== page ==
Why cross-promotion is so powerful
The incredible power of partnerships
By Molly Fosco, Freelance Writer
Think about your favorite blog, website or podcast. How did you first find out about it? Whether it was through an ad, an article, or word of mouth, there’s a great chance it happened through the content you already consume.
Quick refresh: What's cross-promotion?
This is how cross-promotion works: similar brands promote each other’s content to grow their audiences. For example, according to Fast Company, when software service AppSumo promoted Dropbox by offering 10 free “Pro” accounts in a giveaway, it got 50,000 new email sign-ups in return.
The best part? It’s completely free.
Yeah, we know.
And not only is it a great way to generate awareness without having to spend a cent, it also facilitates mutually beneficial relationships. Favors beget more favors, and it becomes the partnership that keeps on giving.
Here’s how you can do it.
How to cross-promote your content:
1. First, define your target audience
You’ve probably already defined your customer personas, but make sure you’ve really honed in on who they are and where they get their news. What are they reading, watching and listening to?
It might seem obvious but an easy way to do this is through social media. Look at your audience on Facebook and see what other pages they like. Check out their Twitter accounts and see what other brands and influencers they follow. Or, use BuzzSumo, which helps you identify people that your audience loves. From this, create a list of prospects.
In our experience, the best ones you’re going to find are the closest to home: Is there an intersection of brands that your customers are into and yet you already know and work with? If so, start there.
2. Choose your partners
There are two main ways to cross-promote with partners: in-brand and out-of-brand.
NBC and Bravo, for example, are both owned by Comcast, so there’s a parent company relationship, and they’re in-brand. As a result, these two often promote each other’s lineups in on-air commercials. Similarly, Vanity Fair and GQ are both owned by Advance Publications so they often promote each other’s content in their magazines.
This works best when fans of one brand are likely to be fans of another. If there’s a shared parent company and their tone, voice, or topic are similar, it’s probably a safe bet.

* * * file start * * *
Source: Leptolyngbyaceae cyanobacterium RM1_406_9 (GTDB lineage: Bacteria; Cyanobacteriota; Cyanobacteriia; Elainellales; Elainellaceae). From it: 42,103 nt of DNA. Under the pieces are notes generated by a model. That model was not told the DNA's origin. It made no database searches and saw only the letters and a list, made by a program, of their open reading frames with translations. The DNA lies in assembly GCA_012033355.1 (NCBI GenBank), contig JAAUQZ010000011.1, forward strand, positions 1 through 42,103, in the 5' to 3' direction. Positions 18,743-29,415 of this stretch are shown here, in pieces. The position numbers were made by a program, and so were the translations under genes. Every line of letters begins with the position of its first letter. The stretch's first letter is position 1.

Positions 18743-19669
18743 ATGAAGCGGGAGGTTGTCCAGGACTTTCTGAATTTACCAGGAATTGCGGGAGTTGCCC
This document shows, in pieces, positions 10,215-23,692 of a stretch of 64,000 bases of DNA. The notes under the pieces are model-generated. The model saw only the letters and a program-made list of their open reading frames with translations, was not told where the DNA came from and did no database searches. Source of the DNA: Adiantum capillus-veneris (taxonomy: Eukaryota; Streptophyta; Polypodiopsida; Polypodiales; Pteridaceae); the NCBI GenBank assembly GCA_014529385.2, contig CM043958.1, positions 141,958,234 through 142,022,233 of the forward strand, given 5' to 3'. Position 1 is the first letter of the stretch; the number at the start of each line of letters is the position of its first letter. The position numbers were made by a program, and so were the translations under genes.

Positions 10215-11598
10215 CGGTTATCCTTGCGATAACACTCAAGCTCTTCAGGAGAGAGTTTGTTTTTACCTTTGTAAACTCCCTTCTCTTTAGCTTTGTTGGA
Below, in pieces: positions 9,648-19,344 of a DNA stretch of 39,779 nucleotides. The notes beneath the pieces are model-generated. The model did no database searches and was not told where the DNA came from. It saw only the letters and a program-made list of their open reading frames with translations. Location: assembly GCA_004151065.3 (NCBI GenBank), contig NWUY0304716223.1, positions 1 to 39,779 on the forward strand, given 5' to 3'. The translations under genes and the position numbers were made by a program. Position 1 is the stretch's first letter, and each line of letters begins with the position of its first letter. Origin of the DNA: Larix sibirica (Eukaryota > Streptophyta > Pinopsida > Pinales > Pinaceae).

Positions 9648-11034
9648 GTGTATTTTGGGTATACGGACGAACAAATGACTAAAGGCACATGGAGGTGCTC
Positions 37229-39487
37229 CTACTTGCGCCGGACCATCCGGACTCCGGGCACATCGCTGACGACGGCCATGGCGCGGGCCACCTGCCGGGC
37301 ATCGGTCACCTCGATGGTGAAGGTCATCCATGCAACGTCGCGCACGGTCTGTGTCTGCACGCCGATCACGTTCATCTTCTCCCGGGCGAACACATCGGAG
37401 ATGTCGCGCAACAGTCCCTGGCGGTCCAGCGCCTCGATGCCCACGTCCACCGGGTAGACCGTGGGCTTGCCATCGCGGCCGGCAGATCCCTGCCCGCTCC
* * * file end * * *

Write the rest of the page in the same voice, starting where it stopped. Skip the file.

If your company operates as a solo-brand, however, or if you’re looking to expand your reach, you’re looking at out-of-brand cross-promotion. These are your external partners, like the AppSumo-Dropbox example above.
Go through your shortlist of prospects, reach out via email, LinkedIn, or Twitter, and ask if they’re interested in cross-promoting with your content.
And of course, it almost goes without saying, but we’ll say it anyways: stay away from brands that compete directly with you. Because, well, why would you do that?
3. Find mutual benefit
Depending on your brand medium and strategy, cross-promotion can happen in several ways. You can promote your partner brand on your social media accounts, write about them in a blog post, or mention them in programming, and they should do the same for you.
If you do have a programming component such as a YouTube show or podcast, integrating partner brands into episodes can be very effective. When the audience hears a beloved host speak highly of another brand, it creates a lot of trust. Podcasts by Gimlet Media do this often.
Here are a few examples of cross-promotion in the wild:
1. On Social Media
Discovery Channel owns the Science Channel so here, they’re promoting Science Channel’s programming on their Facebook page. Their audience demographics are similar, so they know that there’s a lot of cross-interest.
2. In a Product
Android and Kit Kat teamed up to run this cross-promo campaign. According to Nestle’s EVP of marketing, there was no exchange of money. KitKat and Google are both popular among the millennial demographic, so it was a pure win-win.
3. In Digital
This YouTube channel, Seeker Daily, is promoting their partner channel, Seeker Stories, at the end of one of their videos. Both channels are owned by Seeker Media so they’re able to introduce new content to an audience they already know is interested in their brand.
The possibilities here are of course endless – limited only by your imagination. How can you imagine cross-promoting your content?
Cross-promotion is free, it's easy, and it often has long-term benefits for your brand and your company. If you’re not already doing it and looking to grow your audience, there’s never been a better time.